A new study published in the Archives of Sexual Behavior confirms what women in long-term relationships with men have been saying all along — when household labor is unequal, women’s sexual desire declines.
The study collected data from over 700 women partnered with men who also had children. The new findings indicate that the decline in sexual desire may be related to two factors: 1) the perception that the labor division is unfair and 2) perceiving their partner as dependent on them.
Often when women seek help for declining sexual desire, practitioners take a medical perspective of the problem. Prior research has found that biology is not always the cause of a woman’s struggle with sexual desire. Chronic stress and relational stress have both been found to be causes of a decrease in sexual desire.
Emily Harris and colleagues recognized that little research had been done on the origin of these causal factors. The research team put it this way: “However, there are open questions related to why women may be experiencing stress, tiredness, cognitive distractions, and subsequent low desire.”
Participants were found using Prolific Academic, a survey platform. Seven hundred and six women fit the following criteria: cohabiting with someone who identifies as a man for six months or longer and living with a dependent 12 years of age or younger. In addition, participants completed the Hurlbert Index of Sexual Desire, a measure of household chores that consisted of a list of 109 household tasks that they were to identify if the task was done in their home, who typically does the task (themselves or their male partner). They also took assessments to identify how unfair they perceive the division of labor to be and to what degree they see their partner as a dependent.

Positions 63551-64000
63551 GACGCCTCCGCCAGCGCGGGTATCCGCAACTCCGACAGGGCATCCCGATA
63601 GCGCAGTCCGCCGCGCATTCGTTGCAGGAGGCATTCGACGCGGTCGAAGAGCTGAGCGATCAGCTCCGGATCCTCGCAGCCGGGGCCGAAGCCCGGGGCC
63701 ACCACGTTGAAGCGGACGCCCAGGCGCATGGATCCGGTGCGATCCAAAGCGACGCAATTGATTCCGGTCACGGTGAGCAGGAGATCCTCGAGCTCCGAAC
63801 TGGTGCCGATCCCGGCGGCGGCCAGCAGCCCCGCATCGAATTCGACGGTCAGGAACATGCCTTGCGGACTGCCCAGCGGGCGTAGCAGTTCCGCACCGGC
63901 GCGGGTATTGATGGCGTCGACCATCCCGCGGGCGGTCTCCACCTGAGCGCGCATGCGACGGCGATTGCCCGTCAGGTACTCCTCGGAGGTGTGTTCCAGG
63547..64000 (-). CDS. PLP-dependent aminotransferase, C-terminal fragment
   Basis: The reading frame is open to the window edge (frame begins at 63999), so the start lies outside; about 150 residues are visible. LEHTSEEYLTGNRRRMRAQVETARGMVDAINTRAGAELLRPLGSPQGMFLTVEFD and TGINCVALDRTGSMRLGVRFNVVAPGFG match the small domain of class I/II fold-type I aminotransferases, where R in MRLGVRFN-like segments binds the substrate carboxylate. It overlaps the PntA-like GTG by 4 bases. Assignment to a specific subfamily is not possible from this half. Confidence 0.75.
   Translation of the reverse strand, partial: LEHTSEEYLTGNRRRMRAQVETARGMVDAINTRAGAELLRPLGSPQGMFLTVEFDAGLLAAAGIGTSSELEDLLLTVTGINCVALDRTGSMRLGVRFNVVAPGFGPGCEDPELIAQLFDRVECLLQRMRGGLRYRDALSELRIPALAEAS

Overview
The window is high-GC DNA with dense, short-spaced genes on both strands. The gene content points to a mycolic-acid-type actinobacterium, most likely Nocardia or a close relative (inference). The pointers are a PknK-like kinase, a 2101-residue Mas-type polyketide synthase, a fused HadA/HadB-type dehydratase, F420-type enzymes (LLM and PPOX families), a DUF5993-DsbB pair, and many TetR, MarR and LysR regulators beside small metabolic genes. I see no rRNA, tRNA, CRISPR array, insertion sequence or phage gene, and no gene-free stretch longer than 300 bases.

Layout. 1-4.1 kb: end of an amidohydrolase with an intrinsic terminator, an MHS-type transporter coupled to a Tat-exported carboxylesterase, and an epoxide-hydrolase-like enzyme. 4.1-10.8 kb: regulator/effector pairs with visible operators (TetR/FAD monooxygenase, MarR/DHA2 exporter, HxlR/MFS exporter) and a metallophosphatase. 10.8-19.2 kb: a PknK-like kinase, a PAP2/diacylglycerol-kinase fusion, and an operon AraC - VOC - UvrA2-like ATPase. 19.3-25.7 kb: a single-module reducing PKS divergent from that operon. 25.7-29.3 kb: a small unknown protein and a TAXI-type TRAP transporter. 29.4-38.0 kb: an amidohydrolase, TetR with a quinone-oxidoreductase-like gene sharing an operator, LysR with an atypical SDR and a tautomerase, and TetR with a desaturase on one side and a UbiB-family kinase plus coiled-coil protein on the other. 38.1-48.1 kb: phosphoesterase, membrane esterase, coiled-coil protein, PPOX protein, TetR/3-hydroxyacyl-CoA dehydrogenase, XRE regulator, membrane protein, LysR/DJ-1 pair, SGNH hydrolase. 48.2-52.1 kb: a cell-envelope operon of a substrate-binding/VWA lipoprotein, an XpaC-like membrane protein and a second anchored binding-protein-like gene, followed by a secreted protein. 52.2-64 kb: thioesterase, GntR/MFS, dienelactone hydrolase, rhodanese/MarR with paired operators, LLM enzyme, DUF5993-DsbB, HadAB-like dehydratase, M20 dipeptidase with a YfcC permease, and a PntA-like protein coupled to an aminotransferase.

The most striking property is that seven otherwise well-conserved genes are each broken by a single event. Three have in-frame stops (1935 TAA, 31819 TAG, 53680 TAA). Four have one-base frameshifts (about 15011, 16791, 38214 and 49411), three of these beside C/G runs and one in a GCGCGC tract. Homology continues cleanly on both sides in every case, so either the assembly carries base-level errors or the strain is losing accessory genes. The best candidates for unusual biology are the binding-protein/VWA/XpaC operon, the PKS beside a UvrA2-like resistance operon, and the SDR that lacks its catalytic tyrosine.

Analyzing this data, Harris and colleagues discovered their initial hypothesis was correct. When household chores are not shared equally, there is a significant decrease in sexual desire. However, their second hypothesis suggested that sexual desire declines due to the perceived unfairness of the division of labor; the data only weakly support this. Finally, there was a significant correlation between lack of desire, household chore responsibilities, and perceived dependence of the male partner.
When reflecting on these results the research team concluded, “women who reported that they performed a large proportion of household labor relative to their partner were significantly more likely to perceive their partners as dependent on them to keep the household functioning, and this in turn was associated with significantly lower desire for their partner. These findings support the heteronormativity theory, which states that inequities in household labor can lead to a blurring of mother and partner roles, and that feeling like a partner’s mother is not conducive to desire.”
Some limitations to the study were identified. First participants were almost entirely white and resided in the United States and Western Europe; these demographics limit the application of these findings. Other cultures may experience the interplay of these variables differently. Second, stress from outside the home may have consequences for sexual desire and perceptions of the partner.
Despite these limitations, the researchers conclude that their work is valuable to those practitioners working with women seeking help for decreasing sexual desire.
They study, “Gender inequities in household labor predict lower sexual desire in women partnered with men”, was authored by Emily Harris, Aki Gormezano, and Sari van Anders.